Want to keep kicking butt after 30? Here's what you need to know.
Use 1 or 2-month blocks of heavy, strength-specific training. You’ll be more muscular, leaner, and feel waaaay better than the guy who chases a 600lb max deadlift for 12 straight months, guaranteed.
The 1 rep max is a vanity lift. Skip ‘em and work on your 3 rep maxes. You’ll see greater strength gains and you’ll be vastly less likely to get injured. Nothing undoes progress like getting hurt.
Unless you’ve been lifting pink dumbbells wrapped in bubble wrap, you’ve probably earned a shoulder, neck, back, or knee that flares up from time to time.
Experiment, find substitutes that don’t aggravate your injuries, and keep moving.
If you keep getting hurt squatting, check the ego and give that leg press a whirl. Try dumbbells or cables instead of bench pressing.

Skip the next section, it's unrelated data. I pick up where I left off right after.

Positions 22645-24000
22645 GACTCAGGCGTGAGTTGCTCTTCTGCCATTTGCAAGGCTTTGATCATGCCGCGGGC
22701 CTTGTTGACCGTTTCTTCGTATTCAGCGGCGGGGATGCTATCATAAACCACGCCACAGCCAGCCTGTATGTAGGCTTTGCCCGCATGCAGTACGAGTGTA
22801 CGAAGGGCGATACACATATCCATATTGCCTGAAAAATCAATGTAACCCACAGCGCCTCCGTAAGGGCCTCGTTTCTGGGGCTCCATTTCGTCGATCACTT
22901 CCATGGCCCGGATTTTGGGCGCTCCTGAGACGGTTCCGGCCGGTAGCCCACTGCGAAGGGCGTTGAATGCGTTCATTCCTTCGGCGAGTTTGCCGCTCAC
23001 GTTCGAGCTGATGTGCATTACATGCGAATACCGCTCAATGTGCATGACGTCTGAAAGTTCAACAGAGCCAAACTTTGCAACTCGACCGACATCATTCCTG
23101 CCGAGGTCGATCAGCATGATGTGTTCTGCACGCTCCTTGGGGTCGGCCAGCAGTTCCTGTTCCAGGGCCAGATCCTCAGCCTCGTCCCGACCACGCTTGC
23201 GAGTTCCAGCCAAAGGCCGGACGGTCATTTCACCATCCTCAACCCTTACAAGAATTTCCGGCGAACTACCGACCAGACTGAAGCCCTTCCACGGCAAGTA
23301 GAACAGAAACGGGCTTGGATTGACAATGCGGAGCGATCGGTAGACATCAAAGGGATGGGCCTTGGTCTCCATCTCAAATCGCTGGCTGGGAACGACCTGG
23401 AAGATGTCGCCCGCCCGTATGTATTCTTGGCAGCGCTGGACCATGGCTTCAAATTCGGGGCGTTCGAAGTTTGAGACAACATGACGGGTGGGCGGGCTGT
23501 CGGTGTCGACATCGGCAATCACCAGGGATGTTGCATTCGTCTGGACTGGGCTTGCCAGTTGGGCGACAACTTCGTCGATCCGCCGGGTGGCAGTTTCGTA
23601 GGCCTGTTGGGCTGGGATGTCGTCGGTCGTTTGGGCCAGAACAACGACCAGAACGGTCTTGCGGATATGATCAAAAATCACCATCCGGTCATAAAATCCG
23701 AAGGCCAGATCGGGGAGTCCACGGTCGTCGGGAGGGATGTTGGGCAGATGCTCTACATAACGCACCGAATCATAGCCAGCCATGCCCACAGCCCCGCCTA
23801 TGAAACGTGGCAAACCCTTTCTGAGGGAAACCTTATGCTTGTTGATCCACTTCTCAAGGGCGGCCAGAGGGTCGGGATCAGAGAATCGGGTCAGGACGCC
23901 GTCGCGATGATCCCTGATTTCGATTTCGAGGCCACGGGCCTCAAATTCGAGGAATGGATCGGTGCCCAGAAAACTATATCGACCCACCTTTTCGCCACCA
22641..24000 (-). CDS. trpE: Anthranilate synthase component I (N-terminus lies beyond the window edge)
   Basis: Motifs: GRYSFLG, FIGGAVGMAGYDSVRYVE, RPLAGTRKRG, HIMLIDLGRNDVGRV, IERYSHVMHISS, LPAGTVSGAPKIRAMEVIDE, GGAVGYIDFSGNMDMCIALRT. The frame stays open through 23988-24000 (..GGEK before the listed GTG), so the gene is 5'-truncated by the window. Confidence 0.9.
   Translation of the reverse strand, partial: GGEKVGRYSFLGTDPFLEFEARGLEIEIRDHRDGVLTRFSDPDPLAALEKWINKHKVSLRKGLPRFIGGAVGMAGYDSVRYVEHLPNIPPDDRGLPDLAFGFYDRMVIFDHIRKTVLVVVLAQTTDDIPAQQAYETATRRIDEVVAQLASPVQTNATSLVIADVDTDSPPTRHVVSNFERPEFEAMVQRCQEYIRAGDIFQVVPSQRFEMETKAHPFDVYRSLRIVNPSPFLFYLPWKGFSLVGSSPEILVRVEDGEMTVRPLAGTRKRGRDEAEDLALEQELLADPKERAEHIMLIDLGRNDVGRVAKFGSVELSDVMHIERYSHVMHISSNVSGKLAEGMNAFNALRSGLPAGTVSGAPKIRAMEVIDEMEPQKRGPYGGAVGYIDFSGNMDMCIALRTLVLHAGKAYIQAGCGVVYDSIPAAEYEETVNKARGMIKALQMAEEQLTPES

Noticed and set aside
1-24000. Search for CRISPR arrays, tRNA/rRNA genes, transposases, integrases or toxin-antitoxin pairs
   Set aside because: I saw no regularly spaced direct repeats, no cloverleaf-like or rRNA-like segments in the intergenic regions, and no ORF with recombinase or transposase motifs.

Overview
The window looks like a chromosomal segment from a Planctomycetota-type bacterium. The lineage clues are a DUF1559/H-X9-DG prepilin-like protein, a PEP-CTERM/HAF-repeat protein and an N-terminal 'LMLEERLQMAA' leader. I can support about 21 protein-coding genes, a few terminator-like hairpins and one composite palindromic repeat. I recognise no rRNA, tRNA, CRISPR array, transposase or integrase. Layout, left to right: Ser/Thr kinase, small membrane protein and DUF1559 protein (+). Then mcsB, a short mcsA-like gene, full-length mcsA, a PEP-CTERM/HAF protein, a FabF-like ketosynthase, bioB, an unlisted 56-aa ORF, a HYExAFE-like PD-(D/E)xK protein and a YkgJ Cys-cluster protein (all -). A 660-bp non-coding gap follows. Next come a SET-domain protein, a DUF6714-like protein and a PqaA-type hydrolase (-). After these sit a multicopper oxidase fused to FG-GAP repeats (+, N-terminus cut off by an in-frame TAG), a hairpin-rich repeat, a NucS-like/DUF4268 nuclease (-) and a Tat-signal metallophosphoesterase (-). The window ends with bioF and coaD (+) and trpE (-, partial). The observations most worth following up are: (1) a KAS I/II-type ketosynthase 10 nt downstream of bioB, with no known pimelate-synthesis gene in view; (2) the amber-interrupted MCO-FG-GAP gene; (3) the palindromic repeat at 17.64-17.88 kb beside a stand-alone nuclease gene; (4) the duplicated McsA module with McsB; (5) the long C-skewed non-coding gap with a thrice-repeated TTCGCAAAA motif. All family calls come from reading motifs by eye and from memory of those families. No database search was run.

Be stubborn about your goals, but flexible about your methods.
Men who sleep 5 hours a night produce only half the testosterone of men who sleep 8 hours a night, according to a University of Chicago study.
After studying the sleep habits of over 500 men, endocrinologists at the National University of Singapore found just 1 extra hour of sleep boosts testosterone 12%, overnight.
It’s free. We all do it anyway. Make time for quality zzz’s and reap the rewards.
Eating everything in sight might work when you’re 17.
Hard truth: Bulking as an adult will make you a tiny bit stronger and a whole lot fatter. As fun as it may be to eat whatever you want, it’s rarely worth it.
Instead, gain muscle by gradually increasing food intake (especially protein). For an extra edge, increase training intensity with methods like Negatives, Partial Reps, and Supersets, choose more effective lifts (try this for chest, this for back, and this for biceps), and add smart supplementation.
Especially after 30, commitment is king and consistency is key. If nothing else, remember the following: